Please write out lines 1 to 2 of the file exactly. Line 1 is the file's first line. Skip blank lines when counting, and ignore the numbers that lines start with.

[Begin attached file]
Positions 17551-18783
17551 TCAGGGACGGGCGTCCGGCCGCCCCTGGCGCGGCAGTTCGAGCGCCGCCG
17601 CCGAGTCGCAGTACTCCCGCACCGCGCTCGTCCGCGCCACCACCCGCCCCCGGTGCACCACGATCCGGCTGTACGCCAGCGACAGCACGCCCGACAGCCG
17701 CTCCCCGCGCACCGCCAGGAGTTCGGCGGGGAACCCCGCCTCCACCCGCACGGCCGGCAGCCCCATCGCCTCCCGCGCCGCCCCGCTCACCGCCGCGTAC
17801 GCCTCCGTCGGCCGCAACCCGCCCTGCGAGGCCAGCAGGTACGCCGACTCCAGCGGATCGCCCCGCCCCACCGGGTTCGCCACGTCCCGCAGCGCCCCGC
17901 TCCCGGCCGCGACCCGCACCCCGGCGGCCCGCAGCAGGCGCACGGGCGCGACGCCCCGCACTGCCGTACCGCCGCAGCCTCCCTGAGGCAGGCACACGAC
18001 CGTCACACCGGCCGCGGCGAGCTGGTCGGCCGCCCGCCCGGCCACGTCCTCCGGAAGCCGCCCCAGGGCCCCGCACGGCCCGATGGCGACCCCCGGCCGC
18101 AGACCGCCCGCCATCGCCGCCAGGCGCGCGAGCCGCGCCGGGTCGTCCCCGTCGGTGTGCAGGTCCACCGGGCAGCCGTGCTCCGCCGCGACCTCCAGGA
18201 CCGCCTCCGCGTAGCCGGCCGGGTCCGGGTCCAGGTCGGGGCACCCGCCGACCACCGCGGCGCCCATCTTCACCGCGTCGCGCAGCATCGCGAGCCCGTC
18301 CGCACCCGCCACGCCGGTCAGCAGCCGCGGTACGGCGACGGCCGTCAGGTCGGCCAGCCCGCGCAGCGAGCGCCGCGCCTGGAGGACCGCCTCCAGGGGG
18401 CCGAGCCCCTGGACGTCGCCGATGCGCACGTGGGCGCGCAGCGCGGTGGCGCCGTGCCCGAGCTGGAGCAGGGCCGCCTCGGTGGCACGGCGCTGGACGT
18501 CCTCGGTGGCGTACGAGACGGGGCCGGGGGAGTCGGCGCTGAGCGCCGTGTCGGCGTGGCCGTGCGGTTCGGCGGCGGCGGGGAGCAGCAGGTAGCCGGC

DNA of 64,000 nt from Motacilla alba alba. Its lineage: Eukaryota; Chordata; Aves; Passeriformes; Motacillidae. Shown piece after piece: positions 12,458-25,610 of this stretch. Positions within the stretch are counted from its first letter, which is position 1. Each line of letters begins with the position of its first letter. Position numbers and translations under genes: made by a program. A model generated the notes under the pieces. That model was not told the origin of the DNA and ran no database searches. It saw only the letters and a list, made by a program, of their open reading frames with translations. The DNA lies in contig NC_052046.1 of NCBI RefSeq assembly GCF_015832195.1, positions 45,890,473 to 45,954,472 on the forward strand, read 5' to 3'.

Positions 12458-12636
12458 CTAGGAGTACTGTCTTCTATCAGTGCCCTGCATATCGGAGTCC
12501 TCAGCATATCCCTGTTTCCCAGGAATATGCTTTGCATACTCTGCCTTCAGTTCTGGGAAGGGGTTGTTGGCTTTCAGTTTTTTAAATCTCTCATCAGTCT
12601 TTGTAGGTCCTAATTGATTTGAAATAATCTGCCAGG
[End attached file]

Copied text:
Positions 17551-18783
17551 TCAGGGACGGGCGTCCGGCCGCCCCTGGCGCGGCAGTTCGAGCGCCGCCG